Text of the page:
2. Conscientious Objections

There has been a change in the care the Medical Council expects doctors who conscientiously object to a procedure, such as, for example, termination of pregnancy.

In the 2024 Guide, it is stated that doctors “must provide care, support and follow-up for patients who have had a lawful procedure, treatment or form of care” to which the doctor has a conscientious objection. This contrasts with the previous guidelines which allowed doctors to “refuse to provide or to take part in the provision of lawful treatments or forms of care which conflict with your sincerely held ethical or moral values.”

Furthermore, previous guidelines dealt with conscientious objections by saying a doctor “should” follow certain steps when faced with a patient who wishes to access a procedure that the doctor has a conscientious objection to – such as inform their patients and employer of the objection, inform the patient that they have a right to seek the procedure lawfully, give the patient information to enable them transfer to another doctor for the procedure and not mislead the patient or obstruct access to the procedure.  The wording “you should” has now been replaced with the phrase “you must”, placing more positive clearer obligations on practitioners.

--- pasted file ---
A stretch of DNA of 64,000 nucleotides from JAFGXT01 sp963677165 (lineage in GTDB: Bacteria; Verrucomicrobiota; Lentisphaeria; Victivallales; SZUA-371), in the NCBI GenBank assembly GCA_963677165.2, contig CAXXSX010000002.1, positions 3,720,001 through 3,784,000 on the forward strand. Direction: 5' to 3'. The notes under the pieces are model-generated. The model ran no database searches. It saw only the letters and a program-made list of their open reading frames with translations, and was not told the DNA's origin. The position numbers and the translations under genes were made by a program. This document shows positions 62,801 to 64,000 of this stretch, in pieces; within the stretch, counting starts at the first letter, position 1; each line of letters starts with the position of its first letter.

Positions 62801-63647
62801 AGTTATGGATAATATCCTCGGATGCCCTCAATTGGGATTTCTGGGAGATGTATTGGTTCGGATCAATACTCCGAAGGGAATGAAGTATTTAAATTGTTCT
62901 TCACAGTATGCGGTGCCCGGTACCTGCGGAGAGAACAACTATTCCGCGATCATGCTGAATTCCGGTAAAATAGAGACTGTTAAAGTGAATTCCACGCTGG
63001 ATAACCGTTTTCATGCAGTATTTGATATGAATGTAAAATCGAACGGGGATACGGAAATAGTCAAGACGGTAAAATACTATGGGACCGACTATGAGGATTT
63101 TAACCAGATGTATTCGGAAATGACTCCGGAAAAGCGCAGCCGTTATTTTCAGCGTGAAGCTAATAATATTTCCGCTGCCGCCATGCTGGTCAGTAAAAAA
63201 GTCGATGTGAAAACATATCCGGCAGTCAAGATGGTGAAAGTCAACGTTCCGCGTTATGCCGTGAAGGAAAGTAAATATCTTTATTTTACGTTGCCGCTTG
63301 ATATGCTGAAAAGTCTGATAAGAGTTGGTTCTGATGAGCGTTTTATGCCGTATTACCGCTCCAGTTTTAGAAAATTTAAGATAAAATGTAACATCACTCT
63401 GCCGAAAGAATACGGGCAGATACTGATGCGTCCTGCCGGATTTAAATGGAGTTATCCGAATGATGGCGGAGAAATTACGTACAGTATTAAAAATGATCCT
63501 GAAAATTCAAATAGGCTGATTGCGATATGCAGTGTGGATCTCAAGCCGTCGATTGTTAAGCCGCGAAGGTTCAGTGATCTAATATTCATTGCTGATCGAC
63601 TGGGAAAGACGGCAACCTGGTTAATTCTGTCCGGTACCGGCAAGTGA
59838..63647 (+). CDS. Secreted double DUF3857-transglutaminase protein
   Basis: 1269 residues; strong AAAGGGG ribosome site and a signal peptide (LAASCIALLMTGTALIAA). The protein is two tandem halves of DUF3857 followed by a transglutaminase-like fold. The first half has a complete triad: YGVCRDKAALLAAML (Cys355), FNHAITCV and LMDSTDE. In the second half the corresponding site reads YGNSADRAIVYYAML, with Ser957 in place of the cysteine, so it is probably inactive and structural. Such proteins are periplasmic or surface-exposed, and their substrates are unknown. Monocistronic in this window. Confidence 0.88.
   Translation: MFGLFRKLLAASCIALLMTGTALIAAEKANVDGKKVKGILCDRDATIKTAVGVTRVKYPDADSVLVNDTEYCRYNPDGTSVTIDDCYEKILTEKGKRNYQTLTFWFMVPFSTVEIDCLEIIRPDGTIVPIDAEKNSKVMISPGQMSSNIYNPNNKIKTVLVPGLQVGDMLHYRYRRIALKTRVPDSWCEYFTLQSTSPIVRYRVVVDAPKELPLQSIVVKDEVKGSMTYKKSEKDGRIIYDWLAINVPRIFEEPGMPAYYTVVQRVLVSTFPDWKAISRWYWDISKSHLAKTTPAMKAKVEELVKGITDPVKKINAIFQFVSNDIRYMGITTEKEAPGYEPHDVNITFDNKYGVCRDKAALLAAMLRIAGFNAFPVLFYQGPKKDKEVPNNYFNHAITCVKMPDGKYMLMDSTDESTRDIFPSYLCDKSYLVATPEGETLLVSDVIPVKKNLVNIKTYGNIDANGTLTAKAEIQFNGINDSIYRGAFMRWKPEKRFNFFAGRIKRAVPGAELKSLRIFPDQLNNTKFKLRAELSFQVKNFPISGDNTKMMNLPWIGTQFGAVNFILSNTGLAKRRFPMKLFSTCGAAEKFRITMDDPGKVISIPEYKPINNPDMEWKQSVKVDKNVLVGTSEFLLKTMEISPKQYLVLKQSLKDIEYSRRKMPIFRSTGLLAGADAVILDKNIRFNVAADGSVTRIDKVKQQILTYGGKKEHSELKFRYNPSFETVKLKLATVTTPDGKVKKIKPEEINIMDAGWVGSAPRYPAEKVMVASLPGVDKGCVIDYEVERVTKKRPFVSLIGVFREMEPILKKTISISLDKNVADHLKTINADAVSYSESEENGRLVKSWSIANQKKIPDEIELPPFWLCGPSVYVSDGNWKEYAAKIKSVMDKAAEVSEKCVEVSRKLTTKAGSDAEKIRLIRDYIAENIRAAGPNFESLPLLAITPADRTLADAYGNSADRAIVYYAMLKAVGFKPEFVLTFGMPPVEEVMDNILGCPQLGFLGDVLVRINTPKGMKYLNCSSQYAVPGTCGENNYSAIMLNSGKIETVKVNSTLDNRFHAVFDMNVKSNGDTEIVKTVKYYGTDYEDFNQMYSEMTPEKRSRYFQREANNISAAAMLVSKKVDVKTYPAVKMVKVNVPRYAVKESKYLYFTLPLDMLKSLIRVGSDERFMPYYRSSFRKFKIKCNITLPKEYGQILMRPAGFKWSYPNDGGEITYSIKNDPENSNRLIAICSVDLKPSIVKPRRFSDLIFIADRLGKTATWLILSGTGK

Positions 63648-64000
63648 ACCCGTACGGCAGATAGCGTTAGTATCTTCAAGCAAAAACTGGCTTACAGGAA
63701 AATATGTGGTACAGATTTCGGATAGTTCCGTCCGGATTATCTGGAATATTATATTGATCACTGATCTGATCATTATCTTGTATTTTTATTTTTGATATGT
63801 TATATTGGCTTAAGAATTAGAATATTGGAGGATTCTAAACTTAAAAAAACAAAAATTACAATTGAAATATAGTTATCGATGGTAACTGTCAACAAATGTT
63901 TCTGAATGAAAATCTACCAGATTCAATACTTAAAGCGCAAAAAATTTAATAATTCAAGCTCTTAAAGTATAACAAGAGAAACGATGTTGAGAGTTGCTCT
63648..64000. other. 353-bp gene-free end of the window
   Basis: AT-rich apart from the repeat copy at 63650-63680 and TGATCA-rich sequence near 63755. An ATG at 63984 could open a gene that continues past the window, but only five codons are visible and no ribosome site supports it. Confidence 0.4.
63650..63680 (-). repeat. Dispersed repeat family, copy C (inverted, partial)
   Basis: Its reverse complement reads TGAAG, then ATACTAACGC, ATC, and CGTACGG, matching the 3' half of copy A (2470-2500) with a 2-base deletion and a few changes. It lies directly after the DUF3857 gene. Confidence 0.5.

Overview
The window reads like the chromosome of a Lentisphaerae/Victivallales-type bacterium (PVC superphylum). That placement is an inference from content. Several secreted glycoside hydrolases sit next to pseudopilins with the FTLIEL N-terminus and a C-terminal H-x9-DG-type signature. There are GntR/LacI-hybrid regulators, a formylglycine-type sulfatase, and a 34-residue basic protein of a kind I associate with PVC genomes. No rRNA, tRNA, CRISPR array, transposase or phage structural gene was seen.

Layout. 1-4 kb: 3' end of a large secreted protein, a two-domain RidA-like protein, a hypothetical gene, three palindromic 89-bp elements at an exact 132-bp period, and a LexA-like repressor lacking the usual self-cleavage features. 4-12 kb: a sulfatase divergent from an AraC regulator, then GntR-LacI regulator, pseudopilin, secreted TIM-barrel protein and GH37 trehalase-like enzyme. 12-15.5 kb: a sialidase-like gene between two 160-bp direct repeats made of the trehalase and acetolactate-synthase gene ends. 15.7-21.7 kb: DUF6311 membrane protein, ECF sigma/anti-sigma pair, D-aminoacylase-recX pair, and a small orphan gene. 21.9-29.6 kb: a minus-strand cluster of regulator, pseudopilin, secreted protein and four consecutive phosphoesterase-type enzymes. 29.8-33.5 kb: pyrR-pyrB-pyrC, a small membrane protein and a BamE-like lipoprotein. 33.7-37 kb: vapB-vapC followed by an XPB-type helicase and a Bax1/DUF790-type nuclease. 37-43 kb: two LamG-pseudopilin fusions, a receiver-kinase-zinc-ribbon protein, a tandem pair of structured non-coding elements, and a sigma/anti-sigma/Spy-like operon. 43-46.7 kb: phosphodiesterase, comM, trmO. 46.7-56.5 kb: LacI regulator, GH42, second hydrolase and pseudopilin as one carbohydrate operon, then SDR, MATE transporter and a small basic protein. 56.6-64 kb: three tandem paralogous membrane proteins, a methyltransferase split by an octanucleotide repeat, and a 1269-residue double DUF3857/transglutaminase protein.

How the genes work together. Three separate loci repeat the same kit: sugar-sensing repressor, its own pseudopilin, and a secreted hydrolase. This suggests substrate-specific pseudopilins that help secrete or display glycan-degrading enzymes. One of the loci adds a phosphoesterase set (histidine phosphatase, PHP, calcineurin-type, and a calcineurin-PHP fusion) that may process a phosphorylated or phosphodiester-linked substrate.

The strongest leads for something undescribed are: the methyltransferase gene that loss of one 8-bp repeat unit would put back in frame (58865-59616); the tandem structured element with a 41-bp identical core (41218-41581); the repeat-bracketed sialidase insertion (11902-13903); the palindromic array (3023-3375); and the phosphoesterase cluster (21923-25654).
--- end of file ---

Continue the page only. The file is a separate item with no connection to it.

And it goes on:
3. Use of social media

Due to the significant increase in medical practitioners providing advice on social media during the pandemic, in addition to controversy surrounding the provision of false or misleading medical advice online, medical practitioners are reminded that they should always identify themselves by name as they are legally liable for anything they publish on their own social media accounts. It is also recommended that practitioners, if they do decide to provide medical information or advice on social media, to do so using a separate account from their own personal accounts.